“Was not their mistake once more bred of the life of slavery that they had been living?—a life which was always looking upon everything, except mankind, animate and inanimate—‘nature,’ as people used to call it—as one thing, and mankind as another, it was natural to people thinking in this way, that they should try to make ‘nature’ their slave, since they thought ‘nature’ was something outside them” — William Morris

Tuesday, July 19, 2011

Joshua Clover, The Autumn of the Empire

I'm not sure what to make of it yet, because it's art you know. Joshua works opposite me and I really like his stuff.


Henry Warwick said...

the article completely ignores the 900 lb Gorilla: Resources. Esp. Oil. Arrighi's cycle may be true - it is irrelevant. Empires exist because smaller nations / states / etc are able to find a way to accumulate energy and resources more quickly than its neighbours. Traditionally this was done at point of sword. Now we have drones. Previous empires failed because their means of acquiring resources met the law of diminishing returns. As they diminished, they instituted ever more complex systems to compensate. Eventually these systems become too difficult and expensive in terms of treasure and resources, and the system collapses. (read: Collapse of Complex Societies by Joseph Tainter) The present USA Empire is no different. The difference is previous empires may have failed systemically, but they were always in a situation of (global) ever increasing resources. We are no longer in such a position. Hence, like the ludicrous book "This Time It's Different", only instead of an eternal Bubble, we are facing an eternal decline.

This is so much more fundamental than Arrighi's grand cycle, that the cycle itself is largely superfluous to the Collapse. Just the sheer weight of the population is straining resources and will only strain them further. Eventually resources give out, and when they do, they don't come back. (The tin mines in Wales during the Roman period - nodules of tin were sticking out of the ground. Welsh Tin production peaked in the 4th century. Rome left shortly thereafter, but the tin didn't return.)

Resource constraints are something empires had to face systemically, but never globally. Now we do. And no amount of money or economics is going to put more oil (or tin or neodymium) in the ground.

jane said...

Henry, while it is surely the case that capital is confronting global resource limits (just as it is confronting global limits in opening new markets, or internalizing new labor inputs), it is simply not the case that they are a root cause of this crisis, nor of the crises that have historically ended modern empires.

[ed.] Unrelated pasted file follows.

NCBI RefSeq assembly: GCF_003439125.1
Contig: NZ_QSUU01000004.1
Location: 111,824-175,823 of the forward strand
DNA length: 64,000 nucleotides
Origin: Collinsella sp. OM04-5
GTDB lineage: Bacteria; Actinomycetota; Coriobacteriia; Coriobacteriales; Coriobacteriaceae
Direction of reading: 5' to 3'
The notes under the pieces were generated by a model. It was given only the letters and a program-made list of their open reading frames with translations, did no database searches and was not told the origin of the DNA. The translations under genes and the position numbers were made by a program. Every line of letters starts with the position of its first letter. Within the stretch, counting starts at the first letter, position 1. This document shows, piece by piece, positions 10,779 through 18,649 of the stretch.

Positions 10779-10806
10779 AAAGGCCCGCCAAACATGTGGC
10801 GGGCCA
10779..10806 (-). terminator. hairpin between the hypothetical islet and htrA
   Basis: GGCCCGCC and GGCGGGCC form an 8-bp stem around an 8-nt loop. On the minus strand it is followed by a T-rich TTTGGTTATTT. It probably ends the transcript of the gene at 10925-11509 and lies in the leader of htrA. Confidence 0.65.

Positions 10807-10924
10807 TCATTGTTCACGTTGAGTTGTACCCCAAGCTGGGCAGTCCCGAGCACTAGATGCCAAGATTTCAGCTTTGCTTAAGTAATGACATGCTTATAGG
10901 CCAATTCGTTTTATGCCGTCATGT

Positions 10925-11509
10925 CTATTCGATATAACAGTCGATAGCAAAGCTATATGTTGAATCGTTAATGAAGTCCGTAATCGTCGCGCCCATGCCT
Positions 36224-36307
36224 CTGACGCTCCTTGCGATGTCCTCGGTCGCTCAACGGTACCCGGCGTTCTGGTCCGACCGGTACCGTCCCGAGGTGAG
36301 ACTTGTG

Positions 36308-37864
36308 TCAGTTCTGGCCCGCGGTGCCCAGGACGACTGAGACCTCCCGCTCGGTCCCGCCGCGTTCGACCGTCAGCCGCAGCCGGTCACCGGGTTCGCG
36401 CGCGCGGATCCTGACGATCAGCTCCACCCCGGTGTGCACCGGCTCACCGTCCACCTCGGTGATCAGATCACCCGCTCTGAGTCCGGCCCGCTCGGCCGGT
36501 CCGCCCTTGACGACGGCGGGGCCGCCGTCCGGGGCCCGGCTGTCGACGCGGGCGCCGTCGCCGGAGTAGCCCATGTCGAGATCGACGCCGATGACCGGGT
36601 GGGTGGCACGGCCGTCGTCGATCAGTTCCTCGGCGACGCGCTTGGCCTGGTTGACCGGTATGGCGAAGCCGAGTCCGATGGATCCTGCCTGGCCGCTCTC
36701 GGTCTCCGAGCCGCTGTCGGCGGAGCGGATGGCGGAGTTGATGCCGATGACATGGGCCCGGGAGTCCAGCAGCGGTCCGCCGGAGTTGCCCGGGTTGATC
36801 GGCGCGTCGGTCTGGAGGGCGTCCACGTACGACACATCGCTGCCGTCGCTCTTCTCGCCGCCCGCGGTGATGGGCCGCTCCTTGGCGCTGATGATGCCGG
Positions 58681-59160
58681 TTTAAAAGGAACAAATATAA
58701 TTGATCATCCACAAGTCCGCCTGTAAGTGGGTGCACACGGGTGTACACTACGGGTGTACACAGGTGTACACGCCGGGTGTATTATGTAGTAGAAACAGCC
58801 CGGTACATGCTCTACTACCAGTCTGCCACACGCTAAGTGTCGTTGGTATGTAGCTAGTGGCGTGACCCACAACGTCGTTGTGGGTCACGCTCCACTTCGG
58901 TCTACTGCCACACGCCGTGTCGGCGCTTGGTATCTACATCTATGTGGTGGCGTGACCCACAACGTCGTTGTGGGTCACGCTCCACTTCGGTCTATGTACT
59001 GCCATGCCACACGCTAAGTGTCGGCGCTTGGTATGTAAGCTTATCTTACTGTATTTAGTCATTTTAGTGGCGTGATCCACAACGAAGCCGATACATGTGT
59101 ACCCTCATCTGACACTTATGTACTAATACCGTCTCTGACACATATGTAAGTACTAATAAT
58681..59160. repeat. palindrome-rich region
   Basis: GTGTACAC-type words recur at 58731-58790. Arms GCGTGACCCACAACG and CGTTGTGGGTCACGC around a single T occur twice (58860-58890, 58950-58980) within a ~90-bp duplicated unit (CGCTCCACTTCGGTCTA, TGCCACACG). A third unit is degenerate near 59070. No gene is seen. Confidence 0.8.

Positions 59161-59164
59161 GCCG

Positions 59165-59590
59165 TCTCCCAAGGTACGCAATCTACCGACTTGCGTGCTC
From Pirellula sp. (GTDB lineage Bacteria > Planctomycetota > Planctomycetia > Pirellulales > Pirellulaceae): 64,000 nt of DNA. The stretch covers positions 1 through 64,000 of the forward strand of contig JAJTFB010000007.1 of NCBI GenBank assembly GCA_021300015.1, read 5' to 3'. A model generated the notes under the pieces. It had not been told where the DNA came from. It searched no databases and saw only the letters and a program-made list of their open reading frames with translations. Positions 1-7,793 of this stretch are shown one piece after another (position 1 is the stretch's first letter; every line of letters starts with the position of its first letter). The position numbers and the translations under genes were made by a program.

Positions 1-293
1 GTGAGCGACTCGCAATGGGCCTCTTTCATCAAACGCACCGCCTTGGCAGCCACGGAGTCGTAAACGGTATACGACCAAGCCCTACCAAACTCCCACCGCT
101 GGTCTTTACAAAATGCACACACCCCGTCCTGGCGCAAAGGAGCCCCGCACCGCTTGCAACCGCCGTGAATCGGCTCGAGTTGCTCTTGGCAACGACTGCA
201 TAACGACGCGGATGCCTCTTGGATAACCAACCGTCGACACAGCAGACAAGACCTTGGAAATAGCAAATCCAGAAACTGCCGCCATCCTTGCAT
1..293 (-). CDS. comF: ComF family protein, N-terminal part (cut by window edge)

This is demonstrably true, both empirically and theoretically. At this moment we are experiencing a classic "accumulation crisis," which is not characterized by depleted resources but by surplus resources: from fallow raw materials to unused capacity to unemployed labor.

There can be an unlimited supply of oil, chick peas, or neodymium — and if can't be put to profitable use in making commodities and bringing them to market, capital won't. Now, the reasons that the profitability might fail are many, and one of these is that it becomes too expensive to extract raw materials. There is little evidence that is the case now. There is, however, a vast amount of evidence to suggest that the market's capacity to absorb new commodities is badly shaken.

You risk an ahistorical account of a historical crisis, essentially repeating Ricardo's claim that the limit to capital expansion was the bearing load of the soil. That proposal has gone the way of Malthus's peak population projections and Say's Law.

A clever fellow noted that Ricardo, faced with crises based in the collapse of profitability, “flees from economics to seek refuge in organic chemistry." Let's totally not do that.

Henry Warwick said...

jane wrote:

There can be an unlimited supply of oil, chick peas, or neodymium

No, there can't. Not now. Not ever. Period. Sorry, game over.

There is not an unlimited supply of anything, as we live on a tiny tiny planet in a very finite universe. Economics has yet to have its existential moment of realisation that existence precedes essence - that materials come before production and needs come before profit. That we live in a world where these simple facts are easily dismissed is more a testament to hubris of civilisation than anything else.